Gem bundle needs to be reinstalled for passenger app after upgrading from 1.6 to 1.7


I just upgraded our OOD environment from 1.6 to 1.7. Overall, the upgrade was relatively quick and painless. The only thing I had trouble with was that one of my passenger apps stopped working. The error trace indicated that it was missing dependencies, so I assume this has to do with the Ruby 2.4 gems being incompatible with Ruby 2.5? The issue may be the same as the one described in this thread but I can’t quite tell.

In any case, reinstalling the gem bundle in the sandbox version of my app fixed the problem, so I just had to sync the new gems to the production app directory. However, I see in the release notes that we can now take advantage of a shared gem directory. Does this only apply to production apps, or sandbox apps as well? In particular, I’m wondering whether manually reinstalling bundles like I’ve done circumvents the shared gem location design, and if so, if there might be a more idiomatic way of updating passenger app dependencies?


Yes I believe the problem here is the switch from Ruby 2.4 to 2.5. You can have different passenger apps use different versions of Ruby, even different ones than the configured one for the PUN.

/opt/ood/nginx_stage/bin/ruby is the wrapper script for ruby that Passenger is configured to execute when starting a ruby rack app - see

You can see by default it does exec ruby "$@" unless there exists an executable bin/ruby script in the application directory.

If you retain the older Ruby 2.4 software collection, then you can add a bin/ruby script with these contents:


source scl_source enable rh-ruby24 rh-nodejs6

exec /bin/env ruby "$@"

That will use the SCLs from earlier and your app would continue to run after the upgrade.

Funny thing, is we actually have some custom passenger apps still using Ruby 2.4 at OSC. I just noticed one of our older shared apps that broke when we upgraded, I quickly added this to fix it and then forgot about it.

As for the shared gem directories, that applies to all apps. Of course, if you are using bundler, and you do a bundle install --path vendor/bundle it will install all the dependencies to a local directory, and then you will not be using the system installed gems (the shared directories). So it only is beneficial if you can get by without using gems other than the system installed gems or your app is built into an rpm that takes advantage of these shared gems. @tdockendorf would be better to explain how that actually works if you are curious.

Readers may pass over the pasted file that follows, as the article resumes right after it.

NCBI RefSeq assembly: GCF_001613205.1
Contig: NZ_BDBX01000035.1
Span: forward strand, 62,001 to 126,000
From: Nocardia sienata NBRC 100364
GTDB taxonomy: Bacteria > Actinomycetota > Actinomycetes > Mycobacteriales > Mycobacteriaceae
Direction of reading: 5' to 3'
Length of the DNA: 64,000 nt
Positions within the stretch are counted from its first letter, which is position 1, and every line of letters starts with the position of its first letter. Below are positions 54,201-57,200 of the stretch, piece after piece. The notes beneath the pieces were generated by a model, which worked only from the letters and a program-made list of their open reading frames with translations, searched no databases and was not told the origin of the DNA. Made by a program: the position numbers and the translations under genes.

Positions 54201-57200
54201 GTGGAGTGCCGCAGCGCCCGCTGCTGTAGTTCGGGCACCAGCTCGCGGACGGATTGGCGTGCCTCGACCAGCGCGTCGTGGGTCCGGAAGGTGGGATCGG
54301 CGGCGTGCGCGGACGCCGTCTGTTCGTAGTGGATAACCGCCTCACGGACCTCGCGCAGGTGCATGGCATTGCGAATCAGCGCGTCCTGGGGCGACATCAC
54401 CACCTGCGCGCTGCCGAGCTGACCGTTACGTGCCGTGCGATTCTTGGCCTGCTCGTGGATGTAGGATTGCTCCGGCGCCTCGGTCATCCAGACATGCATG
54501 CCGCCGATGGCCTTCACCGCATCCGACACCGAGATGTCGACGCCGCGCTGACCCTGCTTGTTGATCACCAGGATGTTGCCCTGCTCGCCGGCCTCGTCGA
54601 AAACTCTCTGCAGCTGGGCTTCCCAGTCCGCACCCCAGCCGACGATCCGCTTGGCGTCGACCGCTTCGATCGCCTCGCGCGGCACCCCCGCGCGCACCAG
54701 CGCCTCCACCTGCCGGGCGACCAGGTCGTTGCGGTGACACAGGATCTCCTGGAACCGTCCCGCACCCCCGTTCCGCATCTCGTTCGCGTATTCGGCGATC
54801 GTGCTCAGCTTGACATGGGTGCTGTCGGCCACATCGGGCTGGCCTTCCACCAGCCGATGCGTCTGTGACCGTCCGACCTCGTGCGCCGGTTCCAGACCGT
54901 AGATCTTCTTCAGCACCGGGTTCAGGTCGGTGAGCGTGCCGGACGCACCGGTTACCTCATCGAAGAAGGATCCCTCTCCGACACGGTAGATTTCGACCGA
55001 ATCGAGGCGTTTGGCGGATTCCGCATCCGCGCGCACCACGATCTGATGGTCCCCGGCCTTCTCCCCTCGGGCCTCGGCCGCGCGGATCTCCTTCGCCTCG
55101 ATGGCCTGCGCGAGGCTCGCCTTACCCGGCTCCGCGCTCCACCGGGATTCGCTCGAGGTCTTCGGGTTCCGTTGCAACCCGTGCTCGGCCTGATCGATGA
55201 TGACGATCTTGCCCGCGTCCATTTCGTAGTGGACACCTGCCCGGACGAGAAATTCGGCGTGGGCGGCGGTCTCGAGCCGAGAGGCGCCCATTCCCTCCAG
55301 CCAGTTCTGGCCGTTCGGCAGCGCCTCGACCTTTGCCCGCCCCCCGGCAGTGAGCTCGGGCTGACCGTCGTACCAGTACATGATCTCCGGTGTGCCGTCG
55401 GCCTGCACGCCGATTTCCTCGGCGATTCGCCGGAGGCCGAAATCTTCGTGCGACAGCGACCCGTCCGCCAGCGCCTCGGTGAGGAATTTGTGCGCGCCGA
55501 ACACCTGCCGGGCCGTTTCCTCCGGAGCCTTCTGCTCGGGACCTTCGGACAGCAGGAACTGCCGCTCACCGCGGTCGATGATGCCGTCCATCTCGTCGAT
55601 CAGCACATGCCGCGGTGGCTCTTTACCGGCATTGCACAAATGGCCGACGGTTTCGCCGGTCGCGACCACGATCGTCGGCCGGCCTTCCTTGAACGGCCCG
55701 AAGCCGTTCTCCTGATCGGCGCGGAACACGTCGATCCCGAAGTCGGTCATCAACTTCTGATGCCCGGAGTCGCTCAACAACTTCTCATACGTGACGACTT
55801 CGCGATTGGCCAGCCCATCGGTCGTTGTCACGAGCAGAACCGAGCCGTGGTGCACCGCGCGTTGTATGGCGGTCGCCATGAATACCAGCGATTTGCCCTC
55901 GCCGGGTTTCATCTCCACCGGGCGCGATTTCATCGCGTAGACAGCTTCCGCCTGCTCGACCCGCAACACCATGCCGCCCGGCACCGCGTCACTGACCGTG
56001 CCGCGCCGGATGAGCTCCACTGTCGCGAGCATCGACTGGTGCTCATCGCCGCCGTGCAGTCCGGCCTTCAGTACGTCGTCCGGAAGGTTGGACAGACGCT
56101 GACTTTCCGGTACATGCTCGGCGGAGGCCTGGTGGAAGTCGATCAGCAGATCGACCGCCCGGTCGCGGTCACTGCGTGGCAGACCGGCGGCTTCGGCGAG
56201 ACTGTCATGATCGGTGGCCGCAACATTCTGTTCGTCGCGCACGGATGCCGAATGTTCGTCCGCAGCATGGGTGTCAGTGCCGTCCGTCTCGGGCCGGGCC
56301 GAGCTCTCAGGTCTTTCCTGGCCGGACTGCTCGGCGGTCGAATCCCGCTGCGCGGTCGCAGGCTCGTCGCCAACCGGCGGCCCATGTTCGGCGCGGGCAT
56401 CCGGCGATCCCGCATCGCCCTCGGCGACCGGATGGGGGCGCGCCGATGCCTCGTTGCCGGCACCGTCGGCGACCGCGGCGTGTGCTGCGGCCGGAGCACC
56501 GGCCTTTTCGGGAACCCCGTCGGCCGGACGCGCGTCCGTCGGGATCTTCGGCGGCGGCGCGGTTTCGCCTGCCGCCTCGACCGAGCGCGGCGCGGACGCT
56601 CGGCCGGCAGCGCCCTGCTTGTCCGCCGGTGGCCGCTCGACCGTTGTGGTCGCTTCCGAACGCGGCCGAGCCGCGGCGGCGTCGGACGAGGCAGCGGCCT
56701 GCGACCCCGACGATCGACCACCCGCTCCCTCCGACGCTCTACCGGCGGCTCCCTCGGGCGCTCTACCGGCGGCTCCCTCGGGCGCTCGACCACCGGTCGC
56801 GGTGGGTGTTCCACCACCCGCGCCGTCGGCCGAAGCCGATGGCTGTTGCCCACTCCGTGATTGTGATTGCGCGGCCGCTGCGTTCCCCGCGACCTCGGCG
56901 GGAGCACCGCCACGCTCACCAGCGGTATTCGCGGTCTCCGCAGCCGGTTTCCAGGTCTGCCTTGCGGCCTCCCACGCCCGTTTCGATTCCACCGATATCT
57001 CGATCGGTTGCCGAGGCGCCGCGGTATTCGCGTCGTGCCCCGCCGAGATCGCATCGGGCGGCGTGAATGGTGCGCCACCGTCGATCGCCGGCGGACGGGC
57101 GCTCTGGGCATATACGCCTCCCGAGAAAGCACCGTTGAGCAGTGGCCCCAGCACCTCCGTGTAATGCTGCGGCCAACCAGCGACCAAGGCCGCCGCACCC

I don’t know yet how to best guide users to using these gemsets. One of the ideas was your apps could depend on a particular gem set version (such as ondemand-gems-1.7.10-1.7.10-2.el7.x86_64.rpm) and so as long as that rpm was installed those apps would run without having to run bundle install to install local copies of the gems. Which means for simple apps that don’t need gems besides what is in that rpm, you can just deploy the code and run it. Rails apps would still require building assets for production, however.

What isn’t clear to me yet is what guidance should be given to developers who want to build an app utilizing these system gems, combined with some extra gems their particular app needs, and still get by without having to create an rpm for their app.

I think that manually reinstalling bundles like you do is fine though. Since in development we are often making changes to the Gemfiles of the core apps of OnDemand, we often don’t build against the system gems either, and end up regularly installing a separate copy of the gems.

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The shared gems works if you do scl enable ondemand -- bundle install from your app. That will put the gems into the shared path that is versioned so with ondemand-gems-1.7.10 they’d get installed to a path with that version in path so they stay around until you uninstall the ondemand-gems-1.7.10 RPM which won’t happen automatically with upgrades. If you choose not to install gems this way that’s fine too but won’t break anything. The one thing we stopped supporting was a home directory ~/.bundle/config which is normally defined by BUNDLE_USER_CONFIG environment variable. We had to disallow that to ensure user’s global bundler config didn’t break OnDemand apps and prevent people from loading whatever gems they want regardless of what admins defined as appropriate for an app.